Both Sides of the Coin: Why You Should Consider a Hybrid Payment Model

Typically when you think of hybrid in PT, you think of hybrid care (in-person vs. virtual care). More recently, however, there’s been discussion about hybrid as a business model: combining in-network, out-of-network, and cash-pay options. Why? Patients are increasingly looking for flexibility in how they access and pay for treatment, just as practices are looking to diversify revenue streams.

Many practices find that offering options for payment and care through hybrid business models can attract more patients to PT and help remove some of the barriers to entry. This not only leads to improved completion of care rates, but also optimization of patient outcomes. In fact, WebPT’s PT Patient Experience report shows that of the patients who dropped out of PT, 34% of them said that treatment was just too expensive or that their insurance ran out.

 Of course, navigating the maze of insurance and Medicare compliance when it comes to cash pay isn’t easy. There are a lot of rules around this. In particular, if you work with Medicare patients you must tread very carefully, and those with payer contracts need to look at the fine print (or better yet, contact a legal consultant). But, cash-pay options for physical therapy can offer a lot of benefits and there are ways to dip your toe into the water before taking a leap.

Adopting a Hybrid Approach to Cash-Based Care

Patients are taking a much more hands-on approach when choosing treatment programs—44% of patients are choosing clinics without a doctor’s recommendation, and 89% of all patients use other factors, like social proof and schedule flexibility when deciding where to seek care, according to the aforementioned report. With patients playing an active role in selecting their care providers, they’re also more interested in cost transparency and alternative payment options.

 There’s a persistent perception that cash-pay services are only for the wealthy but, in reality, rising deductibles are a greater obstacle to care access than ever before. If a practice’s cash-based prices compete with some insurance out-of-pocket costs, patients may choose to cash directly to the provider to avoid exorbitant deductibles (of course, if their insurance allows). Therefore, offering cash-based care can be an effective way to remove obstacles to care access for underinsured patients who don’t have PT benefits.

Cash-pay options allow therapists to adhere to a set self-administered fee schedule for services and free both providers and patients from restrictive insurance coverage. Of course, reimbursable services still provide a reliable revenue stream for many practices, you just have to make sure to follow the correct order of operations. 

Clinics established as cash-based can bill some 3rd party payers and accept out of network benefits, but traditional practices working with Medicare patients, regardless of your status of participating or non-participating, cannot accept cash-pay for treatment services covered by Medicare — only non-covered services. And some payers, like Medicare, may have rules around establishing separate tax IDs and separate treatment areas for cash services. But the beauty of cash-pay business models is their flexibility—contrary to what many providers might think, transitioning doesn’t have to happen all at once.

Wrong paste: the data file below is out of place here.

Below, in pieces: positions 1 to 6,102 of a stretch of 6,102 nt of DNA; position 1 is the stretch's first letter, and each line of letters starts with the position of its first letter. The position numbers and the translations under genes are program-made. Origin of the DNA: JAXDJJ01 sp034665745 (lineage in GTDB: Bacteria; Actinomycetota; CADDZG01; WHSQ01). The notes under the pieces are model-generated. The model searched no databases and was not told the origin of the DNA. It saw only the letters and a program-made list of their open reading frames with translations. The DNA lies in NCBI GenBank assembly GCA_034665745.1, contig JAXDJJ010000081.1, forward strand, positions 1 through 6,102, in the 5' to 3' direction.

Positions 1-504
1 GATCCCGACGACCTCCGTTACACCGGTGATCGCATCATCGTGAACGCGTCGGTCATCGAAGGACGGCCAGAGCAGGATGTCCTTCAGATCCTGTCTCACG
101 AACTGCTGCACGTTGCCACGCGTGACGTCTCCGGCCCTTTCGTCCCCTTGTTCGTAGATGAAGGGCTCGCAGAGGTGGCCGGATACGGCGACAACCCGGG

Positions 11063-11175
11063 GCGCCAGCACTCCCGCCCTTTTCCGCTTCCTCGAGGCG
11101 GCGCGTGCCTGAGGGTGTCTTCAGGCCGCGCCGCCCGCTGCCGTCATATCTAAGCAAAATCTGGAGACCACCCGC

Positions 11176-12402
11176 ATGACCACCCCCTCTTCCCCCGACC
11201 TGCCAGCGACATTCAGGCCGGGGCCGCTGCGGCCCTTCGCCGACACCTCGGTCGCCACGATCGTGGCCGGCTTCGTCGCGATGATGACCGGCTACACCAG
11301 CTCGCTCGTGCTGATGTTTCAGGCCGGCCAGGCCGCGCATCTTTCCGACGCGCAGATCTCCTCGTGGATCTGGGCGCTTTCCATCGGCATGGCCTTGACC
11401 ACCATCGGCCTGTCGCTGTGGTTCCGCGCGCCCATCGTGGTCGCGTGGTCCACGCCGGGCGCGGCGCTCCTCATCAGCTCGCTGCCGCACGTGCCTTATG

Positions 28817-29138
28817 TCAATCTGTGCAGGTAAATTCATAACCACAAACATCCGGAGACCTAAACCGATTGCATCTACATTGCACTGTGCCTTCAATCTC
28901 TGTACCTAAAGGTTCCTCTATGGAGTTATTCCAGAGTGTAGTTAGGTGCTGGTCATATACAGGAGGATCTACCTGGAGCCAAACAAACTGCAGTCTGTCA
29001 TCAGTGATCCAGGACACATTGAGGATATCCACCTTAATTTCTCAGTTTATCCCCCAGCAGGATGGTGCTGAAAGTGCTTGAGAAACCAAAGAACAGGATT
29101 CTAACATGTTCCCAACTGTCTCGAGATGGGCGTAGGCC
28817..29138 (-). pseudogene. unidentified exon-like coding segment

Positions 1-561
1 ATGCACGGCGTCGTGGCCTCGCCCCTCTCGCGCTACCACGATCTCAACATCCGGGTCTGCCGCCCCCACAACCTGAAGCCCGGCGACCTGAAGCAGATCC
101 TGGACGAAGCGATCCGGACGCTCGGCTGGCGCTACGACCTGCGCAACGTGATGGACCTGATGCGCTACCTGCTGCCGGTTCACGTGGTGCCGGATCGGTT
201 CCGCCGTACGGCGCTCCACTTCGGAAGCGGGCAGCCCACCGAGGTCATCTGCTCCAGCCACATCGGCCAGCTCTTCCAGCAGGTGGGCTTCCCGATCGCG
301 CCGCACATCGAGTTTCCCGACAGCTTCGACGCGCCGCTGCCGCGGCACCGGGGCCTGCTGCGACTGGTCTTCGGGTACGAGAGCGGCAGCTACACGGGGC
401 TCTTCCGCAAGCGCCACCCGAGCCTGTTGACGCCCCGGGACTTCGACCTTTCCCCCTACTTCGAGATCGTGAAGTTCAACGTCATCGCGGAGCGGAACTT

Launching Cash-Based Services Gradually

Instead of completely dropping out of the insurance game (and remember, you can’t “opt-out” of Medicare), practices can gradually introduce cash-based services that aren’t part of their normal offerings and not covered by insurance. This allows the team to get a feel for handling cash-based revenue streams while assessing the patient impact and overall marketability of these services.

 Services that are generally quick and easy to incorporate into flexible care models include:

  • Telehealth appointments
  • Wellness services (e.g., massage, infrared therapy, cryotherapy, and health screenings)
  • Fitness services (e.g., personal training, recovery sessions, and group exercise classes)
  • Retail offerings

Not only do these types of additional services enhance lead generation and diversify revenue, but they also naturally help with retention. Patients may start out with insurance-covered care, but then choose to take advantage of cash-based wellness services. 

When patients reap the benefits of extra services offered to them, they will be more likely to stick with their course of care and refer others as well. This naturally brings substantial benefits to clinics, as it can lead to increased referrals and better overall business outcomes. Adding these services gradually and in accordance with insurance contract regulations can help traditional practices explore cash-based treatment as an alternative revenue stream.

Flexibility for patients leads to diversification options for practices—when you’re not tied to a single model, you may avoid the effects of changing reimbursement rates or other economic factors. Offering cash-pay options can be a competitive advantage over other clinics in your area that may still be operating under the traditional insurance-only model. Best of all, a well-executed hybrid payment model can lead to strengthened patient loyalty, referrals, and retention.

Want to understand more about the best marketing strategies for winning over potential and current patients? WebPT and MEG Business are teaming up on May 24th at 9am PST to discuss how to “Double Your Reach: Marketing Hacks for Inside and Outside Your Practice.” Sign up today!

The webinar will be roughly an hour long (with 45 minutes of presentation and 15 minutes of live Q&A). If you can’t make the live event, don’t worry; everyone who registers will receive a recording at a later date.

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